As the COVID-19 outbreak sweeps through the world, a tide of anti-Asian sentiment has arisen.
Responding to the racial discrimination against people of Chinese descent, the Federation of Chinese Associations in Victoria, Australia, is carrying out a survey, trying to assess the overall situation. Based on that, a report will be formed and submitted to local authorities, urging action to combat racial prejudice.
In response to the recent hate-fueled attacks on Chinese in Tasmania, Australia, the local federation of Chinese associations held a video conference with politicians, requesting governmental action to crack down on the atrocious acts.
In the U.S., defying the anti-Asian sentiment, Chinese associations are still active in serving local communities, doing their part in the struggle against COVID-19. According to AZ Big Media, an Arizona-based media outlet, local hospitals had received more than 100,000 level-1 procedure masks in only one week of April, coordinated by a dedicated group of Chinese American residents of the state. Local Chinese Americans have also started a COVID-19 relief fund. With the shared concern about shortages of personal protective equipment in hospitals across America, the Chinese American group began collecting donations to gather funds to supply local hospitals with personal protective equipment. The initiative later expanded to “a full-scale community effort, encompassing a large subset of the Chinese American community in Arizona, with almost 300 volunteers and organizers.”
Meanwhile, the NBC News hosted a virtual town hall titled “United Against Hate” on May 13, through which a group of prominent Asian American officials, leaders and celebrities took part in a discussion about ongoing anti-Asian sentiment and hate attacks occurring nationwide amid the COVID-19 pandemic.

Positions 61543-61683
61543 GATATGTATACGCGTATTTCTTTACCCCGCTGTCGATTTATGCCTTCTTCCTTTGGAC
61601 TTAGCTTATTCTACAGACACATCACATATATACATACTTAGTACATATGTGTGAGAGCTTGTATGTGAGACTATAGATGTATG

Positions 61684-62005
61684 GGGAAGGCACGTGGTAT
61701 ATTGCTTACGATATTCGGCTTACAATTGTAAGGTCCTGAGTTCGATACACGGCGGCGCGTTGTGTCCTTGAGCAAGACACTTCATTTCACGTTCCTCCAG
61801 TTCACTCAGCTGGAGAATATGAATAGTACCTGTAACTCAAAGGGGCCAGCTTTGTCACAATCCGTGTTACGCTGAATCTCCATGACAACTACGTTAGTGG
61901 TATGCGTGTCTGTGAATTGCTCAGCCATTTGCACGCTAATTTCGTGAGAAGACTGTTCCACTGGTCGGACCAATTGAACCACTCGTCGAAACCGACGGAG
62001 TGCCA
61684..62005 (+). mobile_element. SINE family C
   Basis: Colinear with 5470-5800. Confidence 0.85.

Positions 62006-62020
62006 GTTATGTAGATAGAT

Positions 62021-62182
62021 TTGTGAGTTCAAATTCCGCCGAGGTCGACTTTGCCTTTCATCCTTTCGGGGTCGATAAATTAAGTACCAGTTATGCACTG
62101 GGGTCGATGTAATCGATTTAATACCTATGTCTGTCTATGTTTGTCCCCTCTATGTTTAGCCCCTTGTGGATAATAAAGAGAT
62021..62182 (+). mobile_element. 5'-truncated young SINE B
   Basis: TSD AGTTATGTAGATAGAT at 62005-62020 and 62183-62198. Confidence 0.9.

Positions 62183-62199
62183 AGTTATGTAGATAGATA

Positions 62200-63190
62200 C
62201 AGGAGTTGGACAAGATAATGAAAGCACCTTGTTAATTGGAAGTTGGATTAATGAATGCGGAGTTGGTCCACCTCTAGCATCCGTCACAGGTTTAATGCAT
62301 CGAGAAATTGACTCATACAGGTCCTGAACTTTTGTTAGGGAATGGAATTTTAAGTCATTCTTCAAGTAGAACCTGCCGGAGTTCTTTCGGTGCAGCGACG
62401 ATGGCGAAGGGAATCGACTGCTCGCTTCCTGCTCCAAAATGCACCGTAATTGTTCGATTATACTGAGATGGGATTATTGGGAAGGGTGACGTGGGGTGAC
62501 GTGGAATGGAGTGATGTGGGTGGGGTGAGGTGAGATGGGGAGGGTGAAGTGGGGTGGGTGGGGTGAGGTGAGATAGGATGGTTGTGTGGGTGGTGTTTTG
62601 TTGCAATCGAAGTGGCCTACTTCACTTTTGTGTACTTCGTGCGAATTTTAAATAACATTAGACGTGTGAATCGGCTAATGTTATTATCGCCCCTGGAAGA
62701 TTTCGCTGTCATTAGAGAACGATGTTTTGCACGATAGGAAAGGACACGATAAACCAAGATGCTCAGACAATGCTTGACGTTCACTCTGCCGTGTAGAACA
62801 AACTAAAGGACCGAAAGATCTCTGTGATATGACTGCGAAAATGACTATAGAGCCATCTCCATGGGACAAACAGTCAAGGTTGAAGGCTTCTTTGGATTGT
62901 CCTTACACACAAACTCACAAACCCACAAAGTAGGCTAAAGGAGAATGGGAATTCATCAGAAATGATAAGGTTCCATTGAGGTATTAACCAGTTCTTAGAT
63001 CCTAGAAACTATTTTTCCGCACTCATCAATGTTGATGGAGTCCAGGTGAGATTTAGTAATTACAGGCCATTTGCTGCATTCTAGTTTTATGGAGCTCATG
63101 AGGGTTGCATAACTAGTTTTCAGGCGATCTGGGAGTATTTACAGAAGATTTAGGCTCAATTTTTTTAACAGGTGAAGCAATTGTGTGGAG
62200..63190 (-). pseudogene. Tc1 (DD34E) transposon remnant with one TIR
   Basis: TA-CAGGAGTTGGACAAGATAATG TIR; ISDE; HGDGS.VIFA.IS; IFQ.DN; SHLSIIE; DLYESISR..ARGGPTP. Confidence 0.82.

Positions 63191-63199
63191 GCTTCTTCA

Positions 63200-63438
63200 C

During the virtual town hall, the U.S. Representative Judy May Chu said, “It’s very important for our Asian American community to not feel isolated. It’s important to report these incidents (insulting racist behaviors or interactions) even if you think these things are minor. The ability to report gets you out of isolation.”
In Britain, local Chinese community associations recently set up a special anti-racism group to promote Chinese communities’ cooperation with local governments and media, and offer guidance and help for those Chinese who have been discriminated against.
In Canada, Minister of Small Business, Export Promotion and International Trade Mary Ng wrote articles in newspapers, voicing her support for Chinese Canadians. “The current COVID-19 crisis reminds us that we are far from immune to racism and hate,” she wrote in the commentary “Don’t let racism flourish amid Covid-19 crisis” published by the Toronto Star, denouncing racism and calling for immediate action.